Thermal Runaway in Ceramics Arising from the Temperature Dependence of the Thermal Conductivity
Thermal runaway during microwave heating in ceramic materials has been explained recently in terms of a microscopic model involving a nonlinear feedback between microwave absorption and heat dissipation. We study here an alternate model of thermal runaway which is based on the temperature dependence of the thermal conductivity of the material being heated. If the thermal conductivity decreases as the temperature increases, a decrease could occur in the removal of heat from the central regions of the sample which, unlike the surface, cannot cool off quickly through processes such as radiation. The result would be an enhanced heating of the central regions and a further decrease of the thermal conductivity thus providing a feedback loop. A quantitative analysis of these concepts is provided.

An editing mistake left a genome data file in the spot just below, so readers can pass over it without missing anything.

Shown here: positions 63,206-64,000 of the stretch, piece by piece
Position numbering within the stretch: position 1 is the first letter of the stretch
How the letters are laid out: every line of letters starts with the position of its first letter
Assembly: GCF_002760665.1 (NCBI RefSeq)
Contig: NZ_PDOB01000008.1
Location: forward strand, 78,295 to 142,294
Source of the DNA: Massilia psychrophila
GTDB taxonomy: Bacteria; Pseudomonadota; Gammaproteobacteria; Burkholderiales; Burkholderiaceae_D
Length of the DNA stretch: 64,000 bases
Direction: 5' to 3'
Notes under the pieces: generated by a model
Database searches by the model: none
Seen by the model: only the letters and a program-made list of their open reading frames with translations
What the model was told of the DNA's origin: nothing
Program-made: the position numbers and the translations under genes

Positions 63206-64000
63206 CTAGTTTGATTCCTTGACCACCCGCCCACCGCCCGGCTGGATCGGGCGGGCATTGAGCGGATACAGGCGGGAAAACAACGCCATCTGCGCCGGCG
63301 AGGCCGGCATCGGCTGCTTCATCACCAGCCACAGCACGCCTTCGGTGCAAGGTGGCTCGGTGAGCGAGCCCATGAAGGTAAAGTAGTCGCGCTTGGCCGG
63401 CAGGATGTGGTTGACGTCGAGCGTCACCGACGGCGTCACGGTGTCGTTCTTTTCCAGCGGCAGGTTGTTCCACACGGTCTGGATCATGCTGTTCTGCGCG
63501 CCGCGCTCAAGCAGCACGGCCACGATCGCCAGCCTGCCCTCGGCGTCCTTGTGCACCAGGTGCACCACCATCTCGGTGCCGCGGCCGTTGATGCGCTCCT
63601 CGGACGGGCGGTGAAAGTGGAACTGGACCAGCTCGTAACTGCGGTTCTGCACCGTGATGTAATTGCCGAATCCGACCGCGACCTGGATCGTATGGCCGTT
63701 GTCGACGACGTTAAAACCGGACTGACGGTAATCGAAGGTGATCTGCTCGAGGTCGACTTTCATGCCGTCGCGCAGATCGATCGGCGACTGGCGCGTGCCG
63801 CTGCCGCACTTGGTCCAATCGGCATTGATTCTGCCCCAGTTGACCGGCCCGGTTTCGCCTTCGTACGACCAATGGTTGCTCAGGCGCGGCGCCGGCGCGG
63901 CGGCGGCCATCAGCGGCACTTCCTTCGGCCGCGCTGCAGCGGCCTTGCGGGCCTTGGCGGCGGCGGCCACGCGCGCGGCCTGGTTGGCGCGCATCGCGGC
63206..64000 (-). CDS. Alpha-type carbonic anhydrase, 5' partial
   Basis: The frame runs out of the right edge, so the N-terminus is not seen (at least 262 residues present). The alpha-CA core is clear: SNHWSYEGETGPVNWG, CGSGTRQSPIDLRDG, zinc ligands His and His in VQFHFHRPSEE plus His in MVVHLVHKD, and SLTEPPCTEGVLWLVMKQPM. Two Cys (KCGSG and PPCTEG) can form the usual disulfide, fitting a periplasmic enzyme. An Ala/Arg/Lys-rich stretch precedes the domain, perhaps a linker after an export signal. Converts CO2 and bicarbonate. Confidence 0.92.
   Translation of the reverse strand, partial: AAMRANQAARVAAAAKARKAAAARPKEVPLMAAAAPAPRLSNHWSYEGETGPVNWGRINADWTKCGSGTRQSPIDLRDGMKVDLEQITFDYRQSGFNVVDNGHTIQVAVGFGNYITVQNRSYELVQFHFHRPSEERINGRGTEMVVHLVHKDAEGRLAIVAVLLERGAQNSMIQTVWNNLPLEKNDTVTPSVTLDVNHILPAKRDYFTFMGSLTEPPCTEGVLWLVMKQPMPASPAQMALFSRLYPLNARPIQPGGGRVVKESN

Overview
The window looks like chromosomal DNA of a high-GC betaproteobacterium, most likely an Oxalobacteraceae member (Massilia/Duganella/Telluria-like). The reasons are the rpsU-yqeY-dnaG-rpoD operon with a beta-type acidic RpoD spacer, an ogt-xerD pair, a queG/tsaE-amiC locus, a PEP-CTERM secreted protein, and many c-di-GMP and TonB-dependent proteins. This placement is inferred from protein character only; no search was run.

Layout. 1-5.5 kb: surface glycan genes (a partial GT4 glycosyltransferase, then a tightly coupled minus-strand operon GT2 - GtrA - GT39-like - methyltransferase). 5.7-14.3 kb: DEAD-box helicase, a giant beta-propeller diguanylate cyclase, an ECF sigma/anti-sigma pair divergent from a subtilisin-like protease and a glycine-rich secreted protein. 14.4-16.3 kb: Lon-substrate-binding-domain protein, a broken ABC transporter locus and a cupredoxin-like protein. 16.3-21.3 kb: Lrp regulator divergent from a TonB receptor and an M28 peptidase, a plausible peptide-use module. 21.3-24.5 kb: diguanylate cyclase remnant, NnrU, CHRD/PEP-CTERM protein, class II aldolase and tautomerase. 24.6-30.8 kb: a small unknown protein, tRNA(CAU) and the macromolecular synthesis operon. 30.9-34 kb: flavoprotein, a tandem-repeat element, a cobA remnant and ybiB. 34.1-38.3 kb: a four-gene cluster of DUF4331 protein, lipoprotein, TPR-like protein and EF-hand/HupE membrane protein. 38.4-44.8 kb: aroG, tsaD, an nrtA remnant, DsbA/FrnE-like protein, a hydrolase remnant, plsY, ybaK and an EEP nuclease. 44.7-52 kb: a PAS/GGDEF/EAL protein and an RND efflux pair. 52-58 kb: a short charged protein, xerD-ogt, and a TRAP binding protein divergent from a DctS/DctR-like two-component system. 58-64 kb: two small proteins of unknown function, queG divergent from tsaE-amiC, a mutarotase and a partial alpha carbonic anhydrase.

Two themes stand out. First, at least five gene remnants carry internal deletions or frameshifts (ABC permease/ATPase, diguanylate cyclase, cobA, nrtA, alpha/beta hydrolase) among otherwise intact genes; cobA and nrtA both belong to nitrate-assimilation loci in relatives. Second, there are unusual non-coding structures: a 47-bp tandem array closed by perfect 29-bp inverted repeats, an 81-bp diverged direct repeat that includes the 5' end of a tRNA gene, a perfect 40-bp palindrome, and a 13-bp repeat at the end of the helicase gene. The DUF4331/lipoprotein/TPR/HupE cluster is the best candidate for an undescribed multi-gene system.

P. E. Parris and V. M. Kenkre, "Thermal Runaway in Ceramics Arising from the Temperature Dependence of the Thermal Conductivity," physica status solidi (b), vol. 200, no. 1, pp. 39-47, Wiley-VCH Verlag, Mar 1997.
The definitive version is available at https://doi.org/10.1002/1521-3951(199703)200:1<39::AID-PSSB39>3.0.CO;2-R
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